• Perimenopausal pregnancies are associated with a higher risk of complications including pregnancy loss, preeclampsia, congenital abnormalities, and maternal health problems. The risk is even higher if you have a health condition such as diabetes.
  • Reproductive technologies like IVF can increase pregnancy odds during perimenopause, and provide genetic testing for congenital abnormalities.  

If you are concerned about perimenopause but also want to grow your family, schedule a pre-conception visit with your clinician.

How do I know when perimenopause is over, and menopause begins?

51 is the average age when menopause begins, but it is different for everyone. You will know you have reached menopause when you have gone 12 consecutive months without a menstrual period.

If you have any type of vaginal bleeding during or after menopause, contact your clinician to rule out more serious health Issues.   

Are there long-term health concerns related to menopause?

Yes. The most common long-term health concerns are:  

  • Coronary heart disease/stroke: Estrogen helps keep blood vessels flexible to accommodate blood flow. Once estrogen diminishes, arteries can narrow. Rising blood pressure can also thicken artery walls. 
  • Bone loss/osteoporosis: Without the right amounts of hormones, nutrients and exercise your bones can weaken and become prone to breakage.   

How can I reduce long-term health concerns related to menopause?

Maintaining a balanced diet is a critical step in the years leading up to and throughout menopause. This will help reduce the risk of cardiovascular disease. Focus on eating a diet packed with fruits, vegetables, and calcium, low in red meat and sugar, and exercising for 150 minutes each week.   

Weight-bearing exercises like weightlifting, and body weight exercises including yoga can help prevent osteoporosis. These exercises force your bones to work against gravity, helping them to get stronger.

Also, it is important not to smoke. Smoking has been linked to an increased risk of bone fractures and osteoporosis.   

Estrogen therapies can help protect against bone loss early in menopause, preventing osteoporosis. However, it is unclear if estrogen therapies offer cardioprotective benefits.  

What Menopause Hormone Therapy (MHT) or non-hormonal treatment options are there?

Here are some options to help start the conversation with your healthcare provider:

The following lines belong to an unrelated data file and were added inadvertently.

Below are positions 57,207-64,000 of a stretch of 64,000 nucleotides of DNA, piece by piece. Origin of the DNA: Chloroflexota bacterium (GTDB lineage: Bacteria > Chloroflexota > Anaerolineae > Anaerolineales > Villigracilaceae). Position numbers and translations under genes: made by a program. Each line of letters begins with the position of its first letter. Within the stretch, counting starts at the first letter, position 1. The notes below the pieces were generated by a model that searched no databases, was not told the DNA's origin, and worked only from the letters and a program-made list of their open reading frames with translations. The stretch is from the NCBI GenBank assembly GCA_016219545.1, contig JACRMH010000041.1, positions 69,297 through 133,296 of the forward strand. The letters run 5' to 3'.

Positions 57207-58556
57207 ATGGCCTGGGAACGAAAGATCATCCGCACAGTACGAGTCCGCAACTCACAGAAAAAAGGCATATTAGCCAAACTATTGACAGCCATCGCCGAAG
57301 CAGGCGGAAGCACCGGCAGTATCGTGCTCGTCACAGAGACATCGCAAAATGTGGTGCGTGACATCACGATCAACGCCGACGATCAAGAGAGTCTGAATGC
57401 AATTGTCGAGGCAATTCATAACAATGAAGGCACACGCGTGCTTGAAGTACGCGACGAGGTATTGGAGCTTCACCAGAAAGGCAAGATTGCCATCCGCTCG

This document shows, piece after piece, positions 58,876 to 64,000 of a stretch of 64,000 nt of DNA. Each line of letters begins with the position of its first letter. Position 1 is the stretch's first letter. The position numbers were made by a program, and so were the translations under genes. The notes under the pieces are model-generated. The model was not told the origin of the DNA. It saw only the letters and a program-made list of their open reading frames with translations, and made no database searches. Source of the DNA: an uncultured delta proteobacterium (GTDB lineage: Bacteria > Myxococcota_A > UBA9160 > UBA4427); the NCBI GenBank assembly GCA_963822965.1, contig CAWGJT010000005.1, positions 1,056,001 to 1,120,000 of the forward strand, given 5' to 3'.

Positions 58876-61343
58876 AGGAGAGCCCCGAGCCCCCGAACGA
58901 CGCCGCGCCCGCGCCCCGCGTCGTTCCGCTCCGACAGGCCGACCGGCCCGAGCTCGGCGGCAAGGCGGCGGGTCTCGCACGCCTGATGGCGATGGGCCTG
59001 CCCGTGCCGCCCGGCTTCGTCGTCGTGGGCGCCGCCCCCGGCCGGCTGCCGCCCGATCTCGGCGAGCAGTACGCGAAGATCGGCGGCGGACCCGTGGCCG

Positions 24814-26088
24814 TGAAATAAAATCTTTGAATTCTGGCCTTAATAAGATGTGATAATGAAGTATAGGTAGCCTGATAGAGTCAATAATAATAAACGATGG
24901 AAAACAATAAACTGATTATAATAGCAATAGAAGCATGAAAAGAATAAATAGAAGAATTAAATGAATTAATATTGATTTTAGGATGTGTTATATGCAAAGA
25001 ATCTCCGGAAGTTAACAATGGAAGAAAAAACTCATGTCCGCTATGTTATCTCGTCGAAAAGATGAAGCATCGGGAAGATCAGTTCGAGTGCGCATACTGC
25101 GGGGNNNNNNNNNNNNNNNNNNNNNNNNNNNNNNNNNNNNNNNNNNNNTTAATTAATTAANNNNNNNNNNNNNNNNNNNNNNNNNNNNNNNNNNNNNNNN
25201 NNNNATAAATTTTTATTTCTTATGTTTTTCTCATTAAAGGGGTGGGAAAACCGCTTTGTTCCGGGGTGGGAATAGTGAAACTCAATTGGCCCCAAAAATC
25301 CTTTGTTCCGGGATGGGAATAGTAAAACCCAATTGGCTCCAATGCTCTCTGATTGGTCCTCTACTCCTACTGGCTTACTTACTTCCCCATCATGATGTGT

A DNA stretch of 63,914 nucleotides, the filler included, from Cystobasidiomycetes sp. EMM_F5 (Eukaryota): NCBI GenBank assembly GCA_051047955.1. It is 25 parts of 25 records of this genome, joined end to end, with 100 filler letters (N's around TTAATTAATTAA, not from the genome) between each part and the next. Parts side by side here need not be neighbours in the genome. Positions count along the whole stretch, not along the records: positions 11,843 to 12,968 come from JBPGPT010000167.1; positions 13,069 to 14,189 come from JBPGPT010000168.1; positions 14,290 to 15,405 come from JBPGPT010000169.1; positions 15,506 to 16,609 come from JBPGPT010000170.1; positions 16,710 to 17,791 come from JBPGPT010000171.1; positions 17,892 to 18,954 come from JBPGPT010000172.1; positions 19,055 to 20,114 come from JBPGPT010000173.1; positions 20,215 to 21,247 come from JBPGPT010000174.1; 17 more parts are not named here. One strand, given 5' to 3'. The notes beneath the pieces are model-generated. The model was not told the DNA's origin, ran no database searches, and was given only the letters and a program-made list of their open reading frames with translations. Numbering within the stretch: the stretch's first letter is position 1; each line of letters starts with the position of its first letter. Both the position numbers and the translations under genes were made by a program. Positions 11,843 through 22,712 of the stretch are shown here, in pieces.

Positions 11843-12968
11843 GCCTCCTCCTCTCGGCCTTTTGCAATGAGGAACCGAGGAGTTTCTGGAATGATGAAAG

• Systemic Estrogen Therapy: This is considered the most effective treatment option for easing hot flashes and night sweats. It can come in the following formats: pill, skin patch, ring, gel, cream, or spray.  
  • Low-dose Vaginal Products: This approach is specifically used to treat vaginal dryness, discomfort with intercourse, and some urinary symptoms. Minimal amounts of estrogen are administered directly to the vagina using a tablet, ring, or cream.  

There are risks associated with using hormone therapy such as heart disease, stroke, blood clots, and breast cancer. These risks depend on the type of hormone therapy, the dose, how long the medication is taken, and your individual health risks.   

Estrogen therapy or antidepressants (non-hormonal) are the first line of treatment for symptoms related to perimenopause and menopause. However, not everyone can take hormone therapies, due to other health concerns. There are alternative options:    

  • Antidepressants: Antidepressants (SSRIs and SNRIs) may reduce menopausal hot flashes and mood disorders. 
  • Veozah: This is a vasomotor medication and is used to reduce hot flashes and night sweats.   
  • Gabapentin: While this medication is typically used to treat seizures, it has also been shown to help reduce hot flashes.   

I am going to have a procedure that will cause medically induced menopause (such as a hysterectomy or chemotherapy). Is induced menopause experienced differently?

Yes. Medically induced menopause begins more rapidly, but with the same symptoms. In fact, the sudden onset of symptoms can make this type of menopause feel overwhelming. MHT (Menopause Hormone Therapies) can ease symptoms related to this rapid shift. 

I am in my mid to late 30’s, and I have already reached menopause. What specific information do I need?

If you think you have reached menopause, talk to your healthcare provider. Premature menopause can increase risks for health problems later in life, such as osteoporosis and heart disease. Your healthcare provider can help you evaluate the need for MHT (Menopause Hormone Therapies).